Before long, McCammon enlisted the support of two colleagues from
Texas who were instrumental in bringing the concept of HOWL snarling into reality: author Joe R. Lansdale and his wife, Karen. They in turn
sent out a formal letter of invitation to some 177 writers, of whom
88 subsequently responded with suggestions or a willingness to join.
Working by phone and letter with McCammon, the trio committed
themselves to the insane task of creating what they believed could be
a nationally--perhaps even internationally recognized--writers
organization. Thanks primarily to Karen's unflagging energy, they
then drew up the constitution and bylaws, formulated mailing lists,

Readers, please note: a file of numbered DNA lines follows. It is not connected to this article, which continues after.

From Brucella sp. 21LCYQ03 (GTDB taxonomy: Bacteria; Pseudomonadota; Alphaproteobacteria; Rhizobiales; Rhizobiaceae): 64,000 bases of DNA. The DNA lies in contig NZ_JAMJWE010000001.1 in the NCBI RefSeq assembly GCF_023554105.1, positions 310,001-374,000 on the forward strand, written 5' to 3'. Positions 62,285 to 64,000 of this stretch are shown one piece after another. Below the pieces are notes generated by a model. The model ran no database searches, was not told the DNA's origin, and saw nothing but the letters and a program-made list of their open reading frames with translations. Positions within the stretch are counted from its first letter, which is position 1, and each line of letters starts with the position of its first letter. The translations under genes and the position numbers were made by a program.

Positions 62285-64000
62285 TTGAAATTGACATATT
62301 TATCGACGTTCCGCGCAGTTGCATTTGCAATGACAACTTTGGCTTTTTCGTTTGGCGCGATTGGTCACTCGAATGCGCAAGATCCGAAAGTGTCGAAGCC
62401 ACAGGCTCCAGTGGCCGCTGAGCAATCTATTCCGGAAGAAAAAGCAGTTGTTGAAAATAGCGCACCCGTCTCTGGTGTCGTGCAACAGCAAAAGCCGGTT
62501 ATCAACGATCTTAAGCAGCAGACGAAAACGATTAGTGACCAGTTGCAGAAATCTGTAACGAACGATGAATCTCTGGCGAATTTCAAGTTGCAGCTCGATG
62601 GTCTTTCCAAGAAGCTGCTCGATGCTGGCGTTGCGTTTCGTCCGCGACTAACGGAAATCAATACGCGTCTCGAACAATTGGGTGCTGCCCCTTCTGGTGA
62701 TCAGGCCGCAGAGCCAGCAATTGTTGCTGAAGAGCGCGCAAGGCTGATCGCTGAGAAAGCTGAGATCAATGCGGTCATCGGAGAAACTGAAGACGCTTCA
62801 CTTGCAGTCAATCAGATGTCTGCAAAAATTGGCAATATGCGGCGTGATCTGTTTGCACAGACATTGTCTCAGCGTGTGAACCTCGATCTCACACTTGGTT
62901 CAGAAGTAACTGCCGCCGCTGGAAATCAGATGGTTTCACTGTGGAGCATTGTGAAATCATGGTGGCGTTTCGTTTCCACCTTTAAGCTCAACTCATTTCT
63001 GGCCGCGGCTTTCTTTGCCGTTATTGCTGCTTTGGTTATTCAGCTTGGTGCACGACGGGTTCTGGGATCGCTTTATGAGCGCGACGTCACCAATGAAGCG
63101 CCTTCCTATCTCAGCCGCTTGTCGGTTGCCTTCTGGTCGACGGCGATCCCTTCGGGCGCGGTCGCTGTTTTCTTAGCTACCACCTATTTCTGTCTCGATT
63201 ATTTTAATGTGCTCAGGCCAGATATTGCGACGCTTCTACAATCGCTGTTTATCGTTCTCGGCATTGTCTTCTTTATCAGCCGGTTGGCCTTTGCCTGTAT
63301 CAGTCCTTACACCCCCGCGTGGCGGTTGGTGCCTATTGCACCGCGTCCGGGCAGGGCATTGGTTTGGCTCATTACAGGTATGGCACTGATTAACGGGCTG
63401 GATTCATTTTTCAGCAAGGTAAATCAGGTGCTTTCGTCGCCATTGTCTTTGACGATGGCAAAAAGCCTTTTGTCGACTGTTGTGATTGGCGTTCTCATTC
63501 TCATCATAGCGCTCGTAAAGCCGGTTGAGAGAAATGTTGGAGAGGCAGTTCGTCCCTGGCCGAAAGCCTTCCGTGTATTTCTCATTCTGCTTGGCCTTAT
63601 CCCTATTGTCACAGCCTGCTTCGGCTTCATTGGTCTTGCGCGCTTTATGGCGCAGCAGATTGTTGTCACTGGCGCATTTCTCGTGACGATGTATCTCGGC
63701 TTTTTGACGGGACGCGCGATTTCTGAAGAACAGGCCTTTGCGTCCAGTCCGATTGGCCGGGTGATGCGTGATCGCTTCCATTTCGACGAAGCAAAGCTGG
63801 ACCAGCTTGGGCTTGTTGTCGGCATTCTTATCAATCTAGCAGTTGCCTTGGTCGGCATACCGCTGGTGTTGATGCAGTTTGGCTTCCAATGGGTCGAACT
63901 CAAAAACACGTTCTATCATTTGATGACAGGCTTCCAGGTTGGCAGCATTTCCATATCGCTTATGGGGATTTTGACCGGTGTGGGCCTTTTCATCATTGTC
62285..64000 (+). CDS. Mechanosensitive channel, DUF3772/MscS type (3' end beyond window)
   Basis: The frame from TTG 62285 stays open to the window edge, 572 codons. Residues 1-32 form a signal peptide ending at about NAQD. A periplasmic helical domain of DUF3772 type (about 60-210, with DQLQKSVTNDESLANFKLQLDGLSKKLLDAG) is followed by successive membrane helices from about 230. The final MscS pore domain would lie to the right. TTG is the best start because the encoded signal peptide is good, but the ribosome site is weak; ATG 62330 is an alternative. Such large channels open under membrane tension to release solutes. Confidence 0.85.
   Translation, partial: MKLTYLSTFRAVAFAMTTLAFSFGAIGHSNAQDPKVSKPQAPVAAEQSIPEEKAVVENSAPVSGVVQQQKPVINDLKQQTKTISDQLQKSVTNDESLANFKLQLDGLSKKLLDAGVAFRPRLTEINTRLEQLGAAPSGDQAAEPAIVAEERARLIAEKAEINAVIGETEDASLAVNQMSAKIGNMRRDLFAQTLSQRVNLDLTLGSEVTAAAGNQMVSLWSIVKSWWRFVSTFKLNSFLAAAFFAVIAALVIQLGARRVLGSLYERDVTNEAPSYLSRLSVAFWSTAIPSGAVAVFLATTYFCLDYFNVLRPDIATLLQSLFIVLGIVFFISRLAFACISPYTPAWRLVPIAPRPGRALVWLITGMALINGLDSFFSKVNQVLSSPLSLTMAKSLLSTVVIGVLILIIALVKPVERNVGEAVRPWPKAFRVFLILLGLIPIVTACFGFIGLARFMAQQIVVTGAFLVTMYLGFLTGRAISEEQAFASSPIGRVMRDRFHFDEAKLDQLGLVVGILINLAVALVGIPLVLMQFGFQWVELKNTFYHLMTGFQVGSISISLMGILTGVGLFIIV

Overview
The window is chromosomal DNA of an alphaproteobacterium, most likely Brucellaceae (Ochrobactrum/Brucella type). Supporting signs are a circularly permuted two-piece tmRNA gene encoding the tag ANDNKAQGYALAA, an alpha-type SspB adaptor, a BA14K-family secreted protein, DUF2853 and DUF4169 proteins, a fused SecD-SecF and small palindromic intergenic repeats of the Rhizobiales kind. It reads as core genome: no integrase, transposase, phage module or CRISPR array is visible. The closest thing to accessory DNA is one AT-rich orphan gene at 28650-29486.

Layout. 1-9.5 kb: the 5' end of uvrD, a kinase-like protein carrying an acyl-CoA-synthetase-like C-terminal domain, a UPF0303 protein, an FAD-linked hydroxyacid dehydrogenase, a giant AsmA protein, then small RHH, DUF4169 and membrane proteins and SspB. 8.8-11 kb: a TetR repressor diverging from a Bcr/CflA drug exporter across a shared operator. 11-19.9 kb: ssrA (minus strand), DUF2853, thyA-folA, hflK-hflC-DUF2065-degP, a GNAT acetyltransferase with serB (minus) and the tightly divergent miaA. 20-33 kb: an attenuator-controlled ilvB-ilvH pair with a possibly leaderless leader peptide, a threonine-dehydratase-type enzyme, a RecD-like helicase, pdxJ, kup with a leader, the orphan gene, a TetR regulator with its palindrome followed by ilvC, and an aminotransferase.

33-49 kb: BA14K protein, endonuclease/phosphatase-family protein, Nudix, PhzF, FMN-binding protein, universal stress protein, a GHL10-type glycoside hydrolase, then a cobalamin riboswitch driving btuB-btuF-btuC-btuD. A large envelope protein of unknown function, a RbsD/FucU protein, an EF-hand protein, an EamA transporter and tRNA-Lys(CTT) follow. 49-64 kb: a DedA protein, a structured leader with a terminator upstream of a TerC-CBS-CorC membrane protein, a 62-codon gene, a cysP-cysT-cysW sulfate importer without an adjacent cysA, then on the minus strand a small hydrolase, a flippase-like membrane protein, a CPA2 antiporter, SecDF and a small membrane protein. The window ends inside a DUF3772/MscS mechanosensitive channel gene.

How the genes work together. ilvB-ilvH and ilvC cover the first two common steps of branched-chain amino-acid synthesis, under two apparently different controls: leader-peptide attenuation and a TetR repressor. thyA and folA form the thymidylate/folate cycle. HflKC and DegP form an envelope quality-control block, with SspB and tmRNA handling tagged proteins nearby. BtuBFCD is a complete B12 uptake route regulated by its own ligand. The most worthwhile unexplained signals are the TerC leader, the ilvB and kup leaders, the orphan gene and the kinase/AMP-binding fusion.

took out ads, issued press releases; whatever it took to insure that
HOWL would be (hopefully) immediately recognized as a
professional writers organization, not "a fan club" for
side-show horror buffs.
Other new volunteers contributed in numerous ways, most notably in
the production and content of the early newsletters. We took our
organization seriously--right from the bloody start. And why not?
Stephen King and Peter Straub, among others, were becoming
increasingly known as "brand name writers." For the first time
"Horror" was being labeled as a separate category in most bookstores.
The entire field was riding a growing wave of popularity in the
Eighties; it was only logical that those of us exploring this
increasingly recognized genre would desire to have our own legitimate
The goals of HOWL were stated simply and directly in the preamble to